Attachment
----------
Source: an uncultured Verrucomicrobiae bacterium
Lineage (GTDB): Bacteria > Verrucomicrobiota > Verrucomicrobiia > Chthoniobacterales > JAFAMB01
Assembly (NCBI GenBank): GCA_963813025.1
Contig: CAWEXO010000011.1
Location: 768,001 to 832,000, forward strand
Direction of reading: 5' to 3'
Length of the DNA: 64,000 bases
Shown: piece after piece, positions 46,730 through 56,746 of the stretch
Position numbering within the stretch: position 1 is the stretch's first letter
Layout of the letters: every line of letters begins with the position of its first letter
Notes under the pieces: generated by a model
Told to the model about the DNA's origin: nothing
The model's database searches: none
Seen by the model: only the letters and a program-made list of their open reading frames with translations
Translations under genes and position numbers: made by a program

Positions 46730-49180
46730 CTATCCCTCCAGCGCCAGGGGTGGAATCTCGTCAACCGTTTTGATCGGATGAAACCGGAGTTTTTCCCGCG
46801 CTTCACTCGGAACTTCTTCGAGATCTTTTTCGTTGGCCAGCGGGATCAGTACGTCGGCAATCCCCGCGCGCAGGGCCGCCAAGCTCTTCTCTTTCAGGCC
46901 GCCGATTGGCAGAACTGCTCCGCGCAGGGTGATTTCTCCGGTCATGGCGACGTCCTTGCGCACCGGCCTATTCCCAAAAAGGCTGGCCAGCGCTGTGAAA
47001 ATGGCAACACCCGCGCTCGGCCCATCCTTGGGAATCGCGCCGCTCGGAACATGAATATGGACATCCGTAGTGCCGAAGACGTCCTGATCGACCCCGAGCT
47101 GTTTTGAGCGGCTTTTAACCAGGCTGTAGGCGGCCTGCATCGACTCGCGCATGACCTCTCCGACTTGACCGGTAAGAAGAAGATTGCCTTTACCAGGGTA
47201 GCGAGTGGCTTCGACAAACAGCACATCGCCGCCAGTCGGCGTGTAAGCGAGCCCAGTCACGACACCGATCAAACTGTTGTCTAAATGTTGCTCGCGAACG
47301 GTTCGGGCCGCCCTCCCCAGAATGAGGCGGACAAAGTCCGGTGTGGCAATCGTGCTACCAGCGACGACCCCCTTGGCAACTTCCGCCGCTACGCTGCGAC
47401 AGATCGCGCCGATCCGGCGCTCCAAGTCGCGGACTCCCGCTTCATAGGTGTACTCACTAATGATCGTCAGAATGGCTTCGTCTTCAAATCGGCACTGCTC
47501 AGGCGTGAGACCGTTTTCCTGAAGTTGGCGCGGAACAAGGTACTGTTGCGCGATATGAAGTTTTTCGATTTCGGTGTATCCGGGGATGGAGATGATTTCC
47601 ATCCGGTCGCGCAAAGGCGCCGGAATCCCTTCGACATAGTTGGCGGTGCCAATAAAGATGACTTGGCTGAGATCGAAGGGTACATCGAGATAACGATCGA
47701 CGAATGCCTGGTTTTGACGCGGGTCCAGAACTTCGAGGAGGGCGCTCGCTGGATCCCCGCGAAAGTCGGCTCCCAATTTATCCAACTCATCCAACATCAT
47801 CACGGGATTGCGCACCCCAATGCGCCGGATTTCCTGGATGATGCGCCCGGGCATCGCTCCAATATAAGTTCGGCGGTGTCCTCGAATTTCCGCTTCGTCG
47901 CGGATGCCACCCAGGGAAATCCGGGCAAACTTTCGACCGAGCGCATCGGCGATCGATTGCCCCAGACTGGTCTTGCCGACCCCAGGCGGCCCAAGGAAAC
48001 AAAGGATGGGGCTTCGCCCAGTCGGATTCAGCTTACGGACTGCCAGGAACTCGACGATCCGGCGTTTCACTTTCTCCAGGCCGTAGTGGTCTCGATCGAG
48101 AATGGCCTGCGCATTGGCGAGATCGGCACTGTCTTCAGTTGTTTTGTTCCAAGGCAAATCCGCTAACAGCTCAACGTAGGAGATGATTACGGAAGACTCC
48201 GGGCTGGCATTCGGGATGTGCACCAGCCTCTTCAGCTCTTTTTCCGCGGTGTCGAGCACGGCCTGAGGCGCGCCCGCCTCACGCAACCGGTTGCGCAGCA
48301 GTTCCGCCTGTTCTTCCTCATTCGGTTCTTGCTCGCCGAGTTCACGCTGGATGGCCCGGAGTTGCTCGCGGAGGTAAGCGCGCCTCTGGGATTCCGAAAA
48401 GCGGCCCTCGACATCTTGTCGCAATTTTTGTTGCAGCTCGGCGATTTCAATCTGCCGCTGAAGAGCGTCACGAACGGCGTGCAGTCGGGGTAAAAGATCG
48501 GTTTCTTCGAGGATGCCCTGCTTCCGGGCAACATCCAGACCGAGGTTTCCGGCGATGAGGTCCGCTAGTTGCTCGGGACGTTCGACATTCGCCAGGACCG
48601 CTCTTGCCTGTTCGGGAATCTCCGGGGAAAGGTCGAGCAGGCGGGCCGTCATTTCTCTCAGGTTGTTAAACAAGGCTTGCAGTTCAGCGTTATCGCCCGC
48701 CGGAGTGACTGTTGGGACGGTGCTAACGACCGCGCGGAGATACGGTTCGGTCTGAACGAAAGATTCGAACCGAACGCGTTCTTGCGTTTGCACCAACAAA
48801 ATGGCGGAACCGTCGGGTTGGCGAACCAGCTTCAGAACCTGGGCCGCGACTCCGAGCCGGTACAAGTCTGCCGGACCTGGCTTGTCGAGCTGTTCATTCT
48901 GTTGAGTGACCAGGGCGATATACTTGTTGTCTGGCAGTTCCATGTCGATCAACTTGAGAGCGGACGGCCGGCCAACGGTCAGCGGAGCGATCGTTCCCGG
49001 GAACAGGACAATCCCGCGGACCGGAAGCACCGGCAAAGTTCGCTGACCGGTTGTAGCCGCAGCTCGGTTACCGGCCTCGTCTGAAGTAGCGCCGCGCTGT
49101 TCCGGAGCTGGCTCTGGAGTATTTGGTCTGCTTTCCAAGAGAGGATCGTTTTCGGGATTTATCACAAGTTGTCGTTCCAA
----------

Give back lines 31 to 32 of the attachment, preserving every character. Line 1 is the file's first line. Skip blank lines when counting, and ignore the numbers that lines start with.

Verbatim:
48101 AATGGCCTGCGCATTGGCGAGATCGGCACTGTCTTCAGTTGTTTTGTTCCAAGGCAAATCCGCTAACAGCTCAACGTAGGAGATGATTACGGAAGACTCC
48201 GGGCTGGCATTCGGGATGTGCACCAGCCTCTTCAGCTCTTTTTCCGCGGTGTCGAGCACGGCCTGAGGCGCGCCCGCCTCACGCAACCGGTTGCGCAGCA